Okay, that title might be a bit melodramatic. But, right now, at this moment in time, it doesn’t feel melodramatic.

The nation-wide phenomenon known as cheap gas is something we haven’t seen since well before my little Eva (she’s six and a half now) was even conceived. I wrote in her baby book that gas prices at the time of her birth were hovering around the $4.00/gallon mark. Now, as I pass the local gas station, the sign out front declares that gas is now $1.67/gallon. I can fill up my car for less than $20.00. I should be doing a little dance and rejoicing, right? So, what’s my problem then?

These lower prices are dramatically impacting my husband’s sales. Most of his income (which is most of our income) is commission based. He sells steel of all kinds, but some of his biggest customers are those in the gas and oil industry. The companies in the gas and oil industry are scared, though. The companies that have completely halted all projects are operating at a loss right now because of the price of a barrel of oil is so low. These companies are struggling to keep their current employees paid; they don’t have the cash flow to expand and work on new projects. So, what’s making gas and oil so cheap, you say?

The Organization of the Petroleum Exporting Countries (or as most of us know them, OPEC) is selling crude oil for next to nothing. Typically, if the prices for crude oil drop, OPEC decreases output which raises demand because of a drop in availability which raises the price. This time, though, OPEC is playing for keeps.

In an effort to become less reliant on foreign oil (silly Americans that we are like our independence), American oil production is up. The U.S. has been drilling for shale oil for several years now, significantly increasing production in the last couple of years. Russia has been doing its own drilling for years now, but Russia’s oil production alone wasn’t enough previously to impact OPEC. Now, with both the U.S. and Russia drilling and the overall global demand for oil on the decline (thank you hybrid and fuel-efficient vehicle drivers everywhere, and I genuinely mean that), the price of oil is dropping. As I said before, the typical answer to sliding oil prices is a decrease in output or sales by OPEC.

This time, OPEC doesn’t plan on decreasing anything. The members of OPEC met in November and declared to the world that production levels will not be changing anytime soon. This was reiterated again just a few days ago in a statement released by an OPEC representative. The next planned meeting between OPEC members isn’t until June.

The way things are looking right now, my husband may not sell enough steel for us to survive March. Did I mention my baby is due in March? Cue panic.

Even if I went back to work at a regular, reliable day job, it won’t do us much good when we need the income the most–March. Cue more panic.

I realize that we still have plenty of time to (hopefully) supplement our income with my writing and my husband’s constant efforts to find new customers. I realize that a lot can change between now and then. I realize that I should be praying about it instead of blogging about it (which I will be doing this evening, for sure). I know all of these things intellectually. But, emotionally–well, my emotions just don’t want to talk about it right now. Emotions have decided to turn a blind eye to reason for a few moments.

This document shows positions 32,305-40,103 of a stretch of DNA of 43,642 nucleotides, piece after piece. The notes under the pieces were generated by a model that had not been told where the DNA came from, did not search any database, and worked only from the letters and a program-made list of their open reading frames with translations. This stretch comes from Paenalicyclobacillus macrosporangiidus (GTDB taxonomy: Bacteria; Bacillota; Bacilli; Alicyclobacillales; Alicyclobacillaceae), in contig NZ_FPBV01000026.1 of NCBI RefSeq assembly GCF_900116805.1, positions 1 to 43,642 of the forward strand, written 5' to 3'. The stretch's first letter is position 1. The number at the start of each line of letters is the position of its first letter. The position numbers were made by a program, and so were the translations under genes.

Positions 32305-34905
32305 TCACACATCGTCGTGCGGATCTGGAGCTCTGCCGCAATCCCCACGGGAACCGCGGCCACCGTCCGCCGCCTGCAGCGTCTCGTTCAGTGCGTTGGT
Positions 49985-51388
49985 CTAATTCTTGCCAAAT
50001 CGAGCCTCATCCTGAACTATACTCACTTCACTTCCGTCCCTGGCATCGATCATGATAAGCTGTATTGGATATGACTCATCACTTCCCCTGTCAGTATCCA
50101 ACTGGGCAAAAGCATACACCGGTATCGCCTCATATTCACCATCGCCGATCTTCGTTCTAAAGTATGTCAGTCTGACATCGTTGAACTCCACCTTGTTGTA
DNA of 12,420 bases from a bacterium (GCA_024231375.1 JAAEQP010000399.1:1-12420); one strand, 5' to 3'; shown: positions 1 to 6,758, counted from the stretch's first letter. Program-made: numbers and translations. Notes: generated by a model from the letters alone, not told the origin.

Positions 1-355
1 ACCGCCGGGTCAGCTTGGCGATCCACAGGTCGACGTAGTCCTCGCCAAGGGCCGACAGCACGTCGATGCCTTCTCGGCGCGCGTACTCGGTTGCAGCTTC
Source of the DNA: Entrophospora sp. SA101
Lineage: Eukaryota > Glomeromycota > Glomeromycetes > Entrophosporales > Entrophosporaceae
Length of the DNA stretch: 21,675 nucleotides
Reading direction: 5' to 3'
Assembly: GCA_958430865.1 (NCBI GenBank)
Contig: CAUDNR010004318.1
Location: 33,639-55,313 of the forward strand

I thought at first when gas prices started dropping that it was a result of shale drilling in the U.S. and maybe a hidden-agenda by our government. Call me a conspiracy theorist, but I thought it was possible we (the U.S.) were flooding the market with oil in an effort to dry up some of the money that may or may not be funneled on a regular basis to terrorist organizations. I know, conspiracy theory is alive in my house. Now, however, I have a new theory. Yes, another conspiracy theory is about to develop before your very eyes.

I wonder that OPEC isn’t purposely allowing the price drop as a way to knock the competition out of business. Many of these companies in the U.S. drilling shale oil are mostly new businesses, and these companies are probably still paying back start-up loans. What better way is there to ensure a monopoly of the market than to get rid of all the competition? If OPEC forces these companies in the U.S. into bankruptcy, then we are right back to getting most of our oil from OPEC.

OPEC can withstand a long period of low prices because they have been operating at such a profit for so many years. Any loss sustained this year is just a drop in the bucket for them.

I cringe knowing that the failure of these companies won’t only affect my bank account, but it might affect my bank. It will affect the family of each employee as well. What we don’t need right now is the loss of more jobs.

I’m not entirely sure I’m being fair to OPEC, but I don’t really care, either. Whatever geopolitical nonsense is happening here, everyone needs to knock it off and play nice so I am not worried about bills in the middle of labor. I don’t want to be cataloging each bill that needs paid as I try to breathe through a contraction. Yes, I know, that is my personal problem, not the problem of the world at large. But, enough is enough. Come on now!

If you would like to read about it from a point of view not quite so slanted, try Googling low gas prices, or take a look at this article from CNBC.